Now showing 1 - 2 of 2
  • Publication
    Social Trust and the Support for Universal Basic Income
    (University College Dublin. School of Economics, 2023-07)
    This paper presents a theoretical model showing how political mistrust affects people’s preferences for Universal Basic Income (UBI) when its implementation involves a reduction in spending for other public services (welfare retrenchment). The model shows that individuals with lower levels of political mistrust are more likely to endorse UBI, reflecting their trust in the government’s ability to manage public resources and avoid wasteful retrenchment of other public services. The model also shows that generalised mistrust — characterized by agents’ expectations of their fellow citizens’ misbehaviour that can reduce the government’s fiscal capacity— does not significantly influence preferences for UBI when it involves a partial retrenchment of other public services. This result is driven by the agents’ perception that their fellow citizens’ misbehaviour would occur irrespective of the UBI implementation. The empirical analysis with 265 European regions from the European Social Survey (ESS) confirms the predictions of the model.
  • Publication
    Weakly Progressive: Disproportionate Higher Education Attendance and the Structure of Income Taxes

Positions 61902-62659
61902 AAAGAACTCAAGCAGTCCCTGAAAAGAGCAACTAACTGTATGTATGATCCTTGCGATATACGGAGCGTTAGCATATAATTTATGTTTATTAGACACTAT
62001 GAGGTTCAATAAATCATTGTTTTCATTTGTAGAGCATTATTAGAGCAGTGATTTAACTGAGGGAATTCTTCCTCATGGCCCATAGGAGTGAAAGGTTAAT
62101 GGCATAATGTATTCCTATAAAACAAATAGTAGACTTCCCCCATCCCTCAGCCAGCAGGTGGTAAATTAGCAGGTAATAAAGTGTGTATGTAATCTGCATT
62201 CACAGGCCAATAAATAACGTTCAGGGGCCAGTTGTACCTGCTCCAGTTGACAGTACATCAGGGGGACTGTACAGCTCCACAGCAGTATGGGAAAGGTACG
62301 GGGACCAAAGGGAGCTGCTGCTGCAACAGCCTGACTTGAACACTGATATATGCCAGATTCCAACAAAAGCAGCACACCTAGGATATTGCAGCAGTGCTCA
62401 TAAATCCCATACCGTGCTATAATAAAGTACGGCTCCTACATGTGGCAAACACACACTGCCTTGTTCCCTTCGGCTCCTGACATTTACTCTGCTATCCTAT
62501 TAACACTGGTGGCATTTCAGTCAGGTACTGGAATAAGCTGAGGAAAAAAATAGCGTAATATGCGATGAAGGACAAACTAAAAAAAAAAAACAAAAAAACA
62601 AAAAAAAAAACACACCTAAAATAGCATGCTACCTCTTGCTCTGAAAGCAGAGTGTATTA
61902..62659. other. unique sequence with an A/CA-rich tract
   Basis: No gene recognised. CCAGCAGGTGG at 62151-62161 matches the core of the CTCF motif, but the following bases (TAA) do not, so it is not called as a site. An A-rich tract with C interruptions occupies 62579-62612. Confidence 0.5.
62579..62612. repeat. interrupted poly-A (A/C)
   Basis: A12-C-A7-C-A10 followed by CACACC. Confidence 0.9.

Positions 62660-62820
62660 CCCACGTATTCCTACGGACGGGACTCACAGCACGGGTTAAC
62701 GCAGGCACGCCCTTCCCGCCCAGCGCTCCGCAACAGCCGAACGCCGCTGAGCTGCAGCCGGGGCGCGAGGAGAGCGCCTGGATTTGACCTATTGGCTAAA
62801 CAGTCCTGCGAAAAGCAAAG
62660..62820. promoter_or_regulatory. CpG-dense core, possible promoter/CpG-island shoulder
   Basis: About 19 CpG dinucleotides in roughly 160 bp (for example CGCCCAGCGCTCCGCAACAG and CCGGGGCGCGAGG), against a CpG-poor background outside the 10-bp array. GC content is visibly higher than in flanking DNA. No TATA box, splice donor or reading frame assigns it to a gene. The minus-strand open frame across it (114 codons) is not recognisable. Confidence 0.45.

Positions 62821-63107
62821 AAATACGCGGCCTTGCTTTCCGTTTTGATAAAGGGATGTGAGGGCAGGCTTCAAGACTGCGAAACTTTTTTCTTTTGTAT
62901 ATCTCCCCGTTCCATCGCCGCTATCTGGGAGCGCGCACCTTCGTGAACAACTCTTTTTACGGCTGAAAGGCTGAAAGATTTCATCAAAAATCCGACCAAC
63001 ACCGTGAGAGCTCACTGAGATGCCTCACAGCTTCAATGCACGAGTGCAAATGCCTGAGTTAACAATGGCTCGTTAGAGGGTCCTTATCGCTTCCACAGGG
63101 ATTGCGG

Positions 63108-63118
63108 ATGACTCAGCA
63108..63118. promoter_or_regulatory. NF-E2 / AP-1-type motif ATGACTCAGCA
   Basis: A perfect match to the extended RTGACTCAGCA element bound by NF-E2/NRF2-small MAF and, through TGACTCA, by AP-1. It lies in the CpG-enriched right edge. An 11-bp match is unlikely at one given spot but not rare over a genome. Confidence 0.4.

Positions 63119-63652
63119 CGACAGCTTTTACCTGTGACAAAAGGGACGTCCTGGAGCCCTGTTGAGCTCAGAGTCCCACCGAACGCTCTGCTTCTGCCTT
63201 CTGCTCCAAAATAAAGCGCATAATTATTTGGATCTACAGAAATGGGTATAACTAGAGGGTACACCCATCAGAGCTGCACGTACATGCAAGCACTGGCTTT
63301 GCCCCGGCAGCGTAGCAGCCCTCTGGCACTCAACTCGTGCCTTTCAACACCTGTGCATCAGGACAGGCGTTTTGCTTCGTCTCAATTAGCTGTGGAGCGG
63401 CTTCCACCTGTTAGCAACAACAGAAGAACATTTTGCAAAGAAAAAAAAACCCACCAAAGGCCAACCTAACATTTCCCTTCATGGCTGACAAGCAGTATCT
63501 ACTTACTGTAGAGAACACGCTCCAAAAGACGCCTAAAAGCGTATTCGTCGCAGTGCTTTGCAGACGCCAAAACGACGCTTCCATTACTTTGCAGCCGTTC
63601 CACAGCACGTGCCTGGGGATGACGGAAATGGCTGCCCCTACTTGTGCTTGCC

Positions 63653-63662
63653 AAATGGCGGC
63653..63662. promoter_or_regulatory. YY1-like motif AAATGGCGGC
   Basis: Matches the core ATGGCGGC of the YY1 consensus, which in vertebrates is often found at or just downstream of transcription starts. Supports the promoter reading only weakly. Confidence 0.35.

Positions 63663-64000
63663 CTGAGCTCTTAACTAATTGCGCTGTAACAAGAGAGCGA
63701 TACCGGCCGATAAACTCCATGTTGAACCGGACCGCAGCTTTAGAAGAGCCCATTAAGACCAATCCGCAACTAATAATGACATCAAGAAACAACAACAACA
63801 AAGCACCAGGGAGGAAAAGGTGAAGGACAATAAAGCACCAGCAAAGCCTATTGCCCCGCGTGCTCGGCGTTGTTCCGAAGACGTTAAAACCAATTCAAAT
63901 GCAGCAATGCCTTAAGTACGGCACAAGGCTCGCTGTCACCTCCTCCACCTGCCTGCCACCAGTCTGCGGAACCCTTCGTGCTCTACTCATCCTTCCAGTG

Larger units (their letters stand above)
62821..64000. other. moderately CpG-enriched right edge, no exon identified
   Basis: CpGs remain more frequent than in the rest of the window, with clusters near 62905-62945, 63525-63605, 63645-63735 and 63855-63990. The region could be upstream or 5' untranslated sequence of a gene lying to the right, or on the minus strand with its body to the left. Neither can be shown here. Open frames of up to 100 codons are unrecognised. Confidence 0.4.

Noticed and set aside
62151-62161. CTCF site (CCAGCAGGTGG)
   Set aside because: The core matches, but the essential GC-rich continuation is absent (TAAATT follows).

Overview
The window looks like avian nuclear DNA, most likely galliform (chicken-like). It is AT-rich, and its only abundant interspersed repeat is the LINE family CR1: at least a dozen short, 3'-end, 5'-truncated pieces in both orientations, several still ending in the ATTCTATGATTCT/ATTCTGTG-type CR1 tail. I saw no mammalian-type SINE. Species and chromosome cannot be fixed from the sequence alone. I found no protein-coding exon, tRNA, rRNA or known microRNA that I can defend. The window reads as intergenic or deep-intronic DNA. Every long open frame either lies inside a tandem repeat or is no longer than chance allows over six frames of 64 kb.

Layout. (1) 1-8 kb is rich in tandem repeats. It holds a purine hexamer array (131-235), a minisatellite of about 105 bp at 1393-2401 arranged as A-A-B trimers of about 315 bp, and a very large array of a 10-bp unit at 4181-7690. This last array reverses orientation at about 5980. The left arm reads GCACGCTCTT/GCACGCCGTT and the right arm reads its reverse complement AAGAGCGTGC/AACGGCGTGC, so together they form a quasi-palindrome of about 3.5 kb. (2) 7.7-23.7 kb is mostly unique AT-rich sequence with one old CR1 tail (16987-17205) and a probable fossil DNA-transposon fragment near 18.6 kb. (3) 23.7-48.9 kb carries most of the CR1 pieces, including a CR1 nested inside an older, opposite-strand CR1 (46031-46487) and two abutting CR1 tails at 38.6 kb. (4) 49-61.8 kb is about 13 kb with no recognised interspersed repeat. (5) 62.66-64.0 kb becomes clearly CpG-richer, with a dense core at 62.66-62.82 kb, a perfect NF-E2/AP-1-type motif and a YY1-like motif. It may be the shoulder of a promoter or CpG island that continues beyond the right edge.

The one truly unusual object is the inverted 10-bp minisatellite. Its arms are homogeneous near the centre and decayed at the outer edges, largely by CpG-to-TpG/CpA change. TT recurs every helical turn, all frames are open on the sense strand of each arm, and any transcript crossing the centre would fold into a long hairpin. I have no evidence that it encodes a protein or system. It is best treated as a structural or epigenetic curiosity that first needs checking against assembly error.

(University College Dublin. School of Economics, 2022-11) ;
    This paper studies the effect of income tax progressivity on the disproportionate usage of publicly funded higher education. We develop a rational choice model showing that more progressive tax systems increase poorer households’ net fiscal benefit, making their children more likely to attend university. The model also shows that weakly progressive tax systems can determine a ”perverse redistribution”, in which poorer households subsidize the higher education for richer households. With this model, we develop three empirically testable hypotheses, where (i) countries with higher levels of progressivity have higher enrollment rate in higher education; (ii) the parental income gradient in children’s higher education attendance is lower in countries with more progressive tax systems; and (iii) countries with more progressive tax systems have a lower perverse redistribution in higher education. The model also analyzes the role of local progressivity in higher education choice and redistribution. We provide empirical validation for our model’s conclusions across European-OECD countries.